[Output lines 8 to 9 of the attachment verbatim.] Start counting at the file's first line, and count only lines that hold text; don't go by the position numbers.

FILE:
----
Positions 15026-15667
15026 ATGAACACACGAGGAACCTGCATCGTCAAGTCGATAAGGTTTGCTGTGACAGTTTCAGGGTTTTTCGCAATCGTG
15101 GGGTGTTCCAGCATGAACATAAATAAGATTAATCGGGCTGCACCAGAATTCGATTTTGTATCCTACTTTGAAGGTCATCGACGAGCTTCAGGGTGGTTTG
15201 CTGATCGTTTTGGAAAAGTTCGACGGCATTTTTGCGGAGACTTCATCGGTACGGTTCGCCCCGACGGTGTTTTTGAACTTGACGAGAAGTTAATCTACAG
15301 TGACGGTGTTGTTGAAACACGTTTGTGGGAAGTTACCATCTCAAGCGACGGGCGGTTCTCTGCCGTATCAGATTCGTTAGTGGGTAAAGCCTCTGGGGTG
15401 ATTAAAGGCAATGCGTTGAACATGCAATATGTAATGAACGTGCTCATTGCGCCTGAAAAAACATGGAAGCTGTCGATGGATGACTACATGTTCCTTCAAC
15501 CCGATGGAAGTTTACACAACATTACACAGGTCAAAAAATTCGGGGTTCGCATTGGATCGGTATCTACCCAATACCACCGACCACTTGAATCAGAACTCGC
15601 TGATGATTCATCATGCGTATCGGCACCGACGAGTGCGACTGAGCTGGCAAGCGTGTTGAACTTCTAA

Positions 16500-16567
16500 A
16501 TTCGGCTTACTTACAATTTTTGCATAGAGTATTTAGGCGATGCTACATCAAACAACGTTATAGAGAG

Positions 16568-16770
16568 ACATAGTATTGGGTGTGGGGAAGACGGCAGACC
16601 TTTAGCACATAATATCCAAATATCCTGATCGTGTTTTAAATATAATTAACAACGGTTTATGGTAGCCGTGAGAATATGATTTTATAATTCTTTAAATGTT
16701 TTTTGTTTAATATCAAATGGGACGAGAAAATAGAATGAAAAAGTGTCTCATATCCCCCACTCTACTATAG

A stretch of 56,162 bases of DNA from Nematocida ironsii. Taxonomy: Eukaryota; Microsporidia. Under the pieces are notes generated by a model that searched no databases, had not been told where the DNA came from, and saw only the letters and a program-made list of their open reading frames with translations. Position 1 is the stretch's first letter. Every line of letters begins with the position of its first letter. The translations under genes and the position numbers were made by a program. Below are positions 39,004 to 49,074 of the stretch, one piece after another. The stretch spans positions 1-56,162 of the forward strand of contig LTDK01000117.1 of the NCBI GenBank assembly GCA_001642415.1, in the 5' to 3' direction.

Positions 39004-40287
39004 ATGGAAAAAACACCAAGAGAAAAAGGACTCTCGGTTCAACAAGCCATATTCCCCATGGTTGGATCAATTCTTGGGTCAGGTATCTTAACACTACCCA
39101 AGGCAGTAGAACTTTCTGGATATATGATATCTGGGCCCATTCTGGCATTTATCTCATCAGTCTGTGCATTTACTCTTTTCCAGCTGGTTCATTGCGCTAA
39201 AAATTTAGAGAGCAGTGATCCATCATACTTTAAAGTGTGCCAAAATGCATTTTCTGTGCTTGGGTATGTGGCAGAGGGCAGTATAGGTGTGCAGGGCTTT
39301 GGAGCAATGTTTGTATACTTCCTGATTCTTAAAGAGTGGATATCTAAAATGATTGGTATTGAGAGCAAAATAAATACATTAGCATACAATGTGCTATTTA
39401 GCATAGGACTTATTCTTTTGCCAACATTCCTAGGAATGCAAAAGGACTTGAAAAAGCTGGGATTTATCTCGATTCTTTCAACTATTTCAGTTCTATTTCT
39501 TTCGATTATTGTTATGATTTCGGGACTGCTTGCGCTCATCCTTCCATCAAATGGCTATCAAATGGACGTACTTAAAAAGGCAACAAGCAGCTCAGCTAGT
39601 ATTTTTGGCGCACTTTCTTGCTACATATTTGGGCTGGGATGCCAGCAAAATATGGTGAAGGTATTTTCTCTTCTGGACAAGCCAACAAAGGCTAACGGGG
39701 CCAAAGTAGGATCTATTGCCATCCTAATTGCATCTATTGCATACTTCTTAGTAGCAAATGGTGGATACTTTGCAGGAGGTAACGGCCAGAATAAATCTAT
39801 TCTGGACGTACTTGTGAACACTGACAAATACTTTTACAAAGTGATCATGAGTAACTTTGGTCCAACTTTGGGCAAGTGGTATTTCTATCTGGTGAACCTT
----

15601 TGATGATTCATCATGCGTATCGGCACCGACGAGTGCGACTGAGCTGGCAAGCGTGTTGAACTTCTAA

Positions 16500-16567